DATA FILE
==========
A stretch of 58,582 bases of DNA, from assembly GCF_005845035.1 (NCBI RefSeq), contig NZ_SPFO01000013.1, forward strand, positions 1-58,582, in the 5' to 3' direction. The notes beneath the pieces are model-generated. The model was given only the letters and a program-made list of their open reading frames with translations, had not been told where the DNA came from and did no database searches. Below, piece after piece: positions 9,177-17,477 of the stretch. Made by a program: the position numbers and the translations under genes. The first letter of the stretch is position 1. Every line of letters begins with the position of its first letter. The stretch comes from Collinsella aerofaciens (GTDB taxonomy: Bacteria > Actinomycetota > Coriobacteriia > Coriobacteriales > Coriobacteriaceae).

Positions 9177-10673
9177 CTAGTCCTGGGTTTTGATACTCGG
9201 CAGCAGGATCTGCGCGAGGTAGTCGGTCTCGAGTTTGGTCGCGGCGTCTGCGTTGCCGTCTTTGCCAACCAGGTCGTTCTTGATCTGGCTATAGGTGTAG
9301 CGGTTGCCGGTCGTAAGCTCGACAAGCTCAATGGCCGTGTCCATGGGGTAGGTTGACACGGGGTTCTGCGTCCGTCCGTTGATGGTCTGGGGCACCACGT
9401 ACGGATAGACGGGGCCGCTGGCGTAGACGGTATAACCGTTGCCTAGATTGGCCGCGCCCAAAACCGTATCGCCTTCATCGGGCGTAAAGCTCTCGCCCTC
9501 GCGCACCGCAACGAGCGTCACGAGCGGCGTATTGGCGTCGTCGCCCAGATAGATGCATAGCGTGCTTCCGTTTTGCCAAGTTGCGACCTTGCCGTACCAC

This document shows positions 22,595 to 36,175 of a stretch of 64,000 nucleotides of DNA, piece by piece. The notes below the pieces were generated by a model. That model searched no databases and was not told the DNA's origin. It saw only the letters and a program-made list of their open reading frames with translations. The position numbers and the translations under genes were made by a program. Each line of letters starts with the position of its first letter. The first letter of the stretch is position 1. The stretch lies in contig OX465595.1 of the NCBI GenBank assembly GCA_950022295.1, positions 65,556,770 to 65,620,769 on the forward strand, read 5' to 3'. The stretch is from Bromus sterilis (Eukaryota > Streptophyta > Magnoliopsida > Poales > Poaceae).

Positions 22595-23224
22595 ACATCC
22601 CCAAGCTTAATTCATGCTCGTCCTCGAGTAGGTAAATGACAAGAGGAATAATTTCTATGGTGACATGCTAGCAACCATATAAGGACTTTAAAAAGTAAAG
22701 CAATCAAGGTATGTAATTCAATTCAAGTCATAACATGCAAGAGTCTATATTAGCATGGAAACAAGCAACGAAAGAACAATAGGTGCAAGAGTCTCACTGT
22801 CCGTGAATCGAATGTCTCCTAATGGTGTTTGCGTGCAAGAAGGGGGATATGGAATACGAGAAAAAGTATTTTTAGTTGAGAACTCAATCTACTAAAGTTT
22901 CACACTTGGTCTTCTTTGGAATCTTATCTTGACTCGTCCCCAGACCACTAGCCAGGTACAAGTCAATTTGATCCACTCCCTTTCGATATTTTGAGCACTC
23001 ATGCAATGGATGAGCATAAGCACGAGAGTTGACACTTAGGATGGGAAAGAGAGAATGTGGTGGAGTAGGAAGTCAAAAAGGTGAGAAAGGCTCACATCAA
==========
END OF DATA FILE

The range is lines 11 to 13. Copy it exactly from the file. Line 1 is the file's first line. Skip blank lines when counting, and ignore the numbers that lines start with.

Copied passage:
22601 CCAAGCTTAATTCATGCTCGTCCTCGAGTAGGTAAATGACAAGAGGAATAATTTCTATGGTGACATGCTAGCAACCATATAAGGACTTTAAAAAGTAAAG
22701 CAATCAAGGTATGTAATTCAATTCAAGTCATAACATGCAAGAGTCTATATTAGCATGGAAACAAGCAACGAAAGAACAATAGGTGCAAGAGTCTCACTGT
22801 CCGTGAATCGAATGTCTCCTAATGGTGTTTGCGTGCAAGAAGGGGGATATGGAATACGAGAAAAAGTATTTTTAGTTGAGAACTCAATCTACTAAAGTTT